By Doha News Staff
12th grade students started their final exams on the 1st of June at 9 AM and will continue until the 13th of June. The Ministry of Education and Higher Education has posted multiple awareness messages on Twitter for high school students on the different precautions that are going to be taken. Measures include only allowing 8 students to one classroom and 40 students to a gym hall. Students’ temperatures will also be checked when entering school.
A month before exams commenced, a hashtag was trending on Twitter as students were asking the ministry to cancel their final exams due to COVID-19 concerns. Students were asking for their final first-semester grade to be considered instead.
However, their requests were not met. 12th grade students were asked to come to school from 9:00–10:30 AM for their exams and instructed that they must wear face masks and gloves at all times.
However, when Doha News asked pupils about their first day of exams, a student from Omar Bin Al-Khattab Secondary School for Boys told us, “I was very nervous, students were gathering and the administration did not care. No one really followed the rules of keeping distance that were set prior to exams. We did have to wear gloves and masks all the time, and I got my temperature checked.”
Another student from the same school explained that no one was managing the pupils outside as they gathered after the exam, despite social distancing being enforced inside the school building. He also mentioned how uncomfortable it was to write while wearing gloves that were too small (gloves were provided by the school).
The teenagers made their concerns known to their teachers and consequently students reported improvements on the second day of exams, telling Doha News that the school then provided bigger gloves and the classrooms were cleaned thoroughly.
But in other campuses, there’s been strong criticism levelled at the authorities. A student from Alkhour Secondary School for Girls told us, “They were completely careless. It was honestly shocking. It showed me how careless and incompetent people can be. I felt unsafe and I’m afraid of going to school for the next two weeks.”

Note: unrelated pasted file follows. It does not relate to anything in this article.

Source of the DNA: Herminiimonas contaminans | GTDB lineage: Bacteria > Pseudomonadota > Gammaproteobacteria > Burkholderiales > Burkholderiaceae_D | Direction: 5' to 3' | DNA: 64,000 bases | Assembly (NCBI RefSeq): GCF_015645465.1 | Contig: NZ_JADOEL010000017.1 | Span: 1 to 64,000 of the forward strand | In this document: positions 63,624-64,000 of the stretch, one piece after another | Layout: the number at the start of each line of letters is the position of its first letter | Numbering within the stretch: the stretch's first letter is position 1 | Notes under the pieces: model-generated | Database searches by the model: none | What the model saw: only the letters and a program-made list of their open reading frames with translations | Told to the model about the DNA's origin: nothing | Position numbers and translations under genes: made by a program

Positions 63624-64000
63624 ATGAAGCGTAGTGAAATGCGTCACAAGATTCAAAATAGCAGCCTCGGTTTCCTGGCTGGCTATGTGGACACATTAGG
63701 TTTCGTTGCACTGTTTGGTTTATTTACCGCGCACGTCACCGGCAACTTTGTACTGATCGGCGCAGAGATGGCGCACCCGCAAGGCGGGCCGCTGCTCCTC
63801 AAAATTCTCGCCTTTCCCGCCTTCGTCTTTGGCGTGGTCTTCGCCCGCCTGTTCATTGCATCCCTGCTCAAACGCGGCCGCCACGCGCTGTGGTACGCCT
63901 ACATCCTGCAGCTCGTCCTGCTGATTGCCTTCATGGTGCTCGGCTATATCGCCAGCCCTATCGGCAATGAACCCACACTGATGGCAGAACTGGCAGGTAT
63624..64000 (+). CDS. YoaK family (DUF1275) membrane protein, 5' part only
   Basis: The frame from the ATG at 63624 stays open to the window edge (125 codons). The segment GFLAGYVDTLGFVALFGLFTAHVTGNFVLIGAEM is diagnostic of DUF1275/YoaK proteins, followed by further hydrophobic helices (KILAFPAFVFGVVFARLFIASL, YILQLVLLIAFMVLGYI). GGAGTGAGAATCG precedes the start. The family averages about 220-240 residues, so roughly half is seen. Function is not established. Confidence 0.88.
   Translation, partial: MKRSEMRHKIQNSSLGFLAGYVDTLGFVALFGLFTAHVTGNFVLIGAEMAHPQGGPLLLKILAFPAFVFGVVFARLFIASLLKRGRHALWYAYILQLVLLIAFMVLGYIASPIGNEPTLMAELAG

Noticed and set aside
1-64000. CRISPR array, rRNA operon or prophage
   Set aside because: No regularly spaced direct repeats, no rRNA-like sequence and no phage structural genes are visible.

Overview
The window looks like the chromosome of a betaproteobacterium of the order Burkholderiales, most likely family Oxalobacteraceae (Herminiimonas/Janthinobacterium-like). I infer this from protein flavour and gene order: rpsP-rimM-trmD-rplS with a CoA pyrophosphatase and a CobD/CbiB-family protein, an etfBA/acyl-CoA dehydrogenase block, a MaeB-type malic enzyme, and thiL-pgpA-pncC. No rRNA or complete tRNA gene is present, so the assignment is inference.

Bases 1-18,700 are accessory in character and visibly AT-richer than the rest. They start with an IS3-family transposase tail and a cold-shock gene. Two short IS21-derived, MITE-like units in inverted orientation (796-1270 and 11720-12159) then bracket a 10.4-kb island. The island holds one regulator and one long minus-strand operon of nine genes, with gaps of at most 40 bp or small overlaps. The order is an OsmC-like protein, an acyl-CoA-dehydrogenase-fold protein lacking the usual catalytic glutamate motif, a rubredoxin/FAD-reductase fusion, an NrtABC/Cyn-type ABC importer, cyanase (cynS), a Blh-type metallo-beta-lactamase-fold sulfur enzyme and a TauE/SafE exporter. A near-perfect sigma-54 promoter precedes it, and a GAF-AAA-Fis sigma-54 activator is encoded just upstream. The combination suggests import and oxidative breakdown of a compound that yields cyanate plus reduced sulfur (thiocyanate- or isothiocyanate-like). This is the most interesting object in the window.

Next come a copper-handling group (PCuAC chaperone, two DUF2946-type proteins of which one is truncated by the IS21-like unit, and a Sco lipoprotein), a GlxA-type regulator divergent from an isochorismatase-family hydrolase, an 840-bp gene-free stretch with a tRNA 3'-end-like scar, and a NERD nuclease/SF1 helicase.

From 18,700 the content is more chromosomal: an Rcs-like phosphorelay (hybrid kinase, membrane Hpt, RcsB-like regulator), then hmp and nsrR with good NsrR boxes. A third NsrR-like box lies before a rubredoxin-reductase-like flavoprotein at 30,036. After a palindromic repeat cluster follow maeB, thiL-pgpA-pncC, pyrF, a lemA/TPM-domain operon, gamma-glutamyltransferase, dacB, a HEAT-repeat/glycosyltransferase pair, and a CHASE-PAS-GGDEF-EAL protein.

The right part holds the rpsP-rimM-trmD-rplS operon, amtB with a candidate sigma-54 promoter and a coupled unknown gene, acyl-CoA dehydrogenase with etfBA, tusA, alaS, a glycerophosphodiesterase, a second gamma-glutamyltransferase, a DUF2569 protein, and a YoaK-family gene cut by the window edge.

When inside the school, girls are asked to place their abayas and headscarves in plastic bags. There was no adequate space provided to the girls which resulted in large groups of them gathering together.
One girl told Doha News that the experience made her extremely uncomfortable. She later called the Ministry of Education’s hotline to express her concerns and was told to file a complaint, which she did and was provided with a ticket number but has not been contacted yet.
On her second day, the student reported that housemaids, drivers, and parents were standing outside the school with no one observing social distancing rules. The supervisor standing outside tried to control the crowd, but no one listened.
A student from another school, Albayan Secondary School for Girls described the scene there, “It was slightly chaotic because no one was social distancing. Supervisors, organisers, workers, students, everyone. It was also slightly stressful because it was hot and hard to breathe with a mask and gloves on.”
The student also added how after leaving the school there were gatherings of maids, students, and drivers. No one was observing social distancing protocols.
Many students and parents told Doha News how they believed it would have been better had the ministry arranged for online exams instead, thus allowing pupils to be assessed but ensuring their safety at home. It’s a feeling that many hold strongly especially as some people have not been abiding by government guidelines and continue to socialise meaning that parents have no guarantee that their children’s classmates are not carrying the virus.
Some schools like Aspire Academy went to great distances to demonstrate the precautions they are taking to ensure their students’ wellbeing. The academy shared videos and photos showing students as they entered the gym hall, having their temperature taken, keeping a distance from one another, and even wearing face shields while sitting the exam.
A small number of students across the country who’ve tested positive for COVID-19 were not able to take their exams. They will complete their exams in August.
It seems the Ministry of Education was adamant that exams would not be postponed like they have in some other countries, but there are questions as to why the exams weren’t made online; similar to how much of the second semester and all of the third have been conducted.